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Passengers head down the stairs to the TTC subway system at Union Station on Jan. 3, 2019.

Fred Lum

It’s going to cost about $33-billion in capital expenditures to keep the current transit network going in Toronto over the next decade and a half, according to a forthcoming report, a new sum that raises the stakes in the current discussion about the province taking over the city’s subways.

The report is expected to be released Friday by the Toronto Transit Commission as part of the agenda for its monthly meeting next week. The tally includes the cost of reconfiguring the heavily used Bloor-Yonge subway interchange, buying vehicles, modernizing the signal system and a host of other things the agency has long said are necessary.

This sort of accounting is unusual for the TTC, which has traditionally crafted capital estimates that push some items “below the line” and into an unspecified future.

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“We asked for an exhaustive review and they started that work and they said ‘it’s big, it’s really big,’ ” said Councillor Shelley Carroll, who sits on both the TTC board and the city’s budget committee.

“While it’s a big number and it’s terrifying, it’s also something to celebrate. Because it’s the transparency and the reality we’ve been asking to have presented to us for 12 years.”

The estimate also offers a hint of the scale of financial burden the province could be assuming if it proceeds with its plans to upload the subway network. When the Progressive Conservative party discussed this idea during the campaign, they suggested that taking over the subway would mean them paying about $160-million in annual capital costs.

It is not publicly known how the TTC’s $33-billion breaks down between surface and underground transit. However, the subway has traditionally generated the bulk of unfunded budget demands. If even half the total is for the subway, that would far surpass the province’s expectations.

A spokesman for Transportation Minister Jeff Yurek did not answer a question about whether the province would be willing to assume such costs. He responded with a statement, attributed to the minister, that “The government is working … on the details of the upload, including the financing.”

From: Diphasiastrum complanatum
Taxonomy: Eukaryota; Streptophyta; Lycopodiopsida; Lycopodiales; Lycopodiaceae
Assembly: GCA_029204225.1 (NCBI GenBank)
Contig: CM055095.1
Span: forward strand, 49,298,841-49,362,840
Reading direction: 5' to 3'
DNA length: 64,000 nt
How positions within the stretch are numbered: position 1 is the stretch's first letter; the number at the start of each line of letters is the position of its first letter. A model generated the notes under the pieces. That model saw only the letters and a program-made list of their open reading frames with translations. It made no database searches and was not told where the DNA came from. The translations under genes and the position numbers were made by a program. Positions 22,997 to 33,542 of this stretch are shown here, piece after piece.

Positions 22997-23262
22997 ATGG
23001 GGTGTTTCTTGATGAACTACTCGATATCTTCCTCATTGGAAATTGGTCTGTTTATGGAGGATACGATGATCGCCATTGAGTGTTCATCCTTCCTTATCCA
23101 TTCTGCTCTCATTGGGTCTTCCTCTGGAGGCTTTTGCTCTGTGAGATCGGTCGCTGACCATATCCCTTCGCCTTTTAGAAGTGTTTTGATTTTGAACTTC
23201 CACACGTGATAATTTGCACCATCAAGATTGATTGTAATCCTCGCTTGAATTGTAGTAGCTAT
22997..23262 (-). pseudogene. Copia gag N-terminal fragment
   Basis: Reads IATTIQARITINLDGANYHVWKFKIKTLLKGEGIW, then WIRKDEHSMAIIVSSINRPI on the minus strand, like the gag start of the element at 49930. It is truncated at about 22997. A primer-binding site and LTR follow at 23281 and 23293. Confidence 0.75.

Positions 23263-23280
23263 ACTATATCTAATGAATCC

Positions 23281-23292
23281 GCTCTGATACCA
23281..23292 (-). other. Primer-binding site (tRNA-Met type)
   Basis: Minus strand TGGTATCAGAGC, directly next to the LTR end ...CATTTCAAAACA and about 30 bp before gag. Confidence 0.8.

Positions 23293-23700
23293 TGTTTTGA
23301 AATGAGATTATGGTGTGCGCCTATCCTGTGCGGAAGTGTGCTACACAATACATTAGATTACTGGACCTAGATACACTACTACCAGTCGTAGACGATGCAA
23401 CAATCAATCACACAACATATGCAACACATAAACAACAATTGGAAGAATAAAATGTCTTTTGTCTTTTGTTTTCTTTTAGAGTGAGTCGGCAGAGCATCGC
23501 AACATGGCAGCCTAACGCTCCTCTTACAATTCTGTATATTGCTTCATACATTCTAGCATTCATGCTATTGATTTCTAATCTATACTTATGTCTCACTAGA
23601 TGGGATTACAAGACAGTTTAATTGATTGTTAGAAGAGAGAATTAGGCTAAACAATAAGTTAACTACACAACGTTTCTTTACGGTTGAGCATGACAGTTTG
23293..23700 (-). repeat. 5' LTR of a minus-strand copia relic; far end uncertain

The new accounting comes as Mayor John Tory tries to get TTC board and city-council approval to speed up planning for a long-planned subway into the city’s downtown.

Under the accelerated approach, which was devised by staff at the TTC, the project could be finished within a decade, two years sooner than previously expected. This would require spending an extra $325-million over the next two years. But this is money that would have been spent later anyway, according to the head of the project, meaning the overall cost shouldn’t change.

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The relief line is tentatively budgeted at $6.8-billion and is not funded. It would run south from Pape station, on the Bloor-Danforth line, and then curl west to enter the downtown under Queen Street. It would finish at University Avenue, intersecting with the existing subway network at Osgoode station.

This would take pressure off the Bloor-Yonge subway interchange by diverting some passengers onto the new line.

TTC chair Jaye Robinson explained that the plan to accelerate work involves building some aspects of it at the same time, instead of in sequence. These include property acquisition, utility relocation, and preparatory work related to tunnel boring.

The idea resembles one put forward by former chief planner Jennifer Keesmaat, who was Mr. Tory’s main opponent in the campaign for mayor and who said that work on the project could be accelerated. At the time Mr. Tory said that he had been told the work was being done as quickly as possible.

On Thursday, the mayor said the idea for how to speed up the project came from the TTC.

“I am committed to being the mayor that gets the relief line built,” Mr. Tory told reporters as he announced the plan.

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“I know while the date that we’re talking about here, in the late 2020s, still sounds far away, the bottom line is that the faster you get on with these projects … the sooner we’re going to have relief that people have talked about for decades.”

The TTC has projected that crowding on the Yonge subway will reach unacceptable and dangerous levels during rush hour by 2031, which has long been the target for finishing the relief line.

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